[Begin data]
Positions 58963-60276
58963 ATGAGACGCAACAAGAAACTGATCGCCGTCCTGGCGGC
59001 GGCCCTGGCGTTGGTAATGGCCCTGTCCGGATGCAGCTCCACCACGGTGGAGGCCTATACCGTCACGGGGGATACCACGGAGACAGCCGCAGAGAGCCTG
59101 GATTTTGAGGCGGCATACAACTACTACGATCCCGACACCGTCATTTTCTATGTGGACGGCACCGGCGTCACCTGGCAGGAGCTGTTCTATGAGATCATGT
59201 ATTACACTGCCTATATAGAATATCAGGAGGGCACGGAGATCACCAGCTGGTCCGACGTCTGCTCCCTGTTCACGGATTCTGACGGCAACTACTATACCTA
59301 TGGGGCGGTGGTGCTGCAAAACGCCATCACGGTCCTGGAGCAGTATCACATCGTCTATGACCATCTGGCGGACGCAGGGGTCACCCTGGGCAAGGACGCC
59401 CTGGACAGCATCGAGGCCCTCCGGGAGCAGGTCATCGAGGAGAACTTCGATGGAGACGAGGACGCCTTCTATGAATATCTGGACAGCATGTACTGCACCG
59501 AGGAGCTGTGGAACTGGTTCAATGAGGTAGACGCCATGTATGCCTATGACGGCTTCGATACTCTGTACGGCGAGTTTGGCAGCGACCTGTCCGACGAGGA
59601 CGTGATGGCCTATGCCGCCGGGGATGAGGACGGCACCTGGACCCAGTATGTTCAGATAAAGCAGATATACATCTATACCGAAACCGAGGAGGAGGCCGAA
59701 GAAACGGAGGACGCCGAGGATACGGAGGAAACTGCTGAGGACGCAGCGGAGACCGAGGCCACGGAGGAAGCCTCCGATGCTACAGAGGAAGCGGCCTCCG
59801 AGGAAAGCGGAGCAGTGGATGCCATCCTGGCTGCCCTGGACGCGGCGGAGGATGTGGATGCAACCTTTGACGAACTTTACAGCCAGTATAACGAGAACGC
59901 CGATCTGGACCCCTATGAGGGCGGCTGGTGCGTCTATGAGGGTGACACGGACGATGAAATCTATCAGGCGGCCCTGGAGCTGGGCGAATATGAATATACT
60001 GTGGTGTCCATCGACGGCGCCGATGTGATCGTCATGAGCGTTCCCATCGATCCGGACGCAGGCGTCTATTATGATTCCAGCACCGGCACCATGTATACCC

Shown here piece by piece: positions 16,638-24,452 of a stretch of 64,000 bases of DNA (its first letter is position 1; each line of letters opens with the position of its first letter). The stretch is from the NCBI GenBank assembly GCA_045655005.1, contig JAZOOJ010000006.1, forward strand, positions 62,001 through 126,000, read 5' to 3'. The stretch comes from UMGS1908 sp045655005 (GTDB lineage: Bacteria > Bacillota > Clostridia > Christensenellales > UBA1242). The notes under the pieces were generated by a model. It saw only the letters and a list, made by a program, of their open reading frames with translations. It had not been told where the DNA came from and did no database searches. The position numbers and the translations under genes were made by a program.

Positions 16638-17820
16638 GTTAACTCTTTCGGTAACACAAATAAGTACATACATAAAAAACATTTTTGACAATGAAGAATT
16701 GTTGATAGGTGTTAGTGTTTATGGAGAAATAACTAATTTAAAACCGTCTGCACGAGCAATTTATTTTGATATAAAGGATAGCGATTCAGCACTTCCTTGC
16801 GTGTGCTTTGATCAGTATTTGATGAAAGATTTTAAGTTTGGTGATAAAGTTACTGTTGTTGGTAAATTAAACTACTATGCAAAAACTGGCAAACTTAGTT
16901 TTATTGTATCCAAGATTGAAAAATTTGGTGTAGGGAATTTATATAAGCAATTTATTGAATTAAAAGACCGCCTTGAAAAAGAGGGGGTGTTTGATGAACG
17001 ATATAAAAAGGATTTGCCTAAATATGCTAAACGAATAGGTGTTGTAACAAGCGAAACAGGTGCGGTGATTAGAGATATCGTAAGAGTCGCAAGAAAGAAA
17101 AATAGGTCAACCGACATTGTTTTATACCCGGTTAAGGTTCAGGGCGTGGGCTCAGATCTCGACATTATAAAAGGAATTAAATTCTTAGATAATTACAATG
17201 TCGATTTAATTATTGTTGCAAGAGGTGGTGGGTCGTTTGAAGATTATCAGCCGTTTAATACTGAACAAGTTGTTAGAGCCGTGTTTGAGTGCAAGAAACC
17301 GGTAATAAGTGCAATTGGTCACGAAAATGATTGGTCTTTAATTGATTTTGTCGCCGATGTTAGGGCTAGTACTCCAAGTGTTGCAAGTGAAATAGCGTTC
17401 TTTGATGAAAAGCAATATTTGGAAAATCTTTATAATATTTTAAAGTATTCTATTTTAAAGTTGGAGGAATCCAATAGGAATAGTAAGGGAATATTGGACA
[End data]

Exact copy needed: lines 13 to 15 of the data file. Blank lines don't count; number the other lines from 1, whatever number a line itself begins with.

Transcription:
60001 GTGGTGTCCATCGACGGCGCCGATGTGATCGTCATGAGCGTTCCCATCGATCCGGACGCAGGCGTCTATTATGATTCCAGCACCGGCACCATGTATACCC

Shown here piece by piece: positions 16,638-24,452 of a stretch of 64,000 bases of DNA (its first letter is position 1; each line of letters opens with the position of its first letter). The stretch is from the NCBI GenBank assembly GCA_045655005.1, contig JAZOOJ010000006.1, forward strand, positions 62,001 through 126,000, read 5' to 3'. The stretch comes from UMGS1908 sp045655005 (GTDB lineage: Bacteria > Bacillota > Clostridia > Christensenellales > UBA1242). The notes under the pieces were generated by a model. It saw only the letters and a list, made by a program, of their open reading frames with translations. It had not been told where the DNA came from and did no database searches. The position numbers and the translations under genes were made by a program.

Positions 16638-17820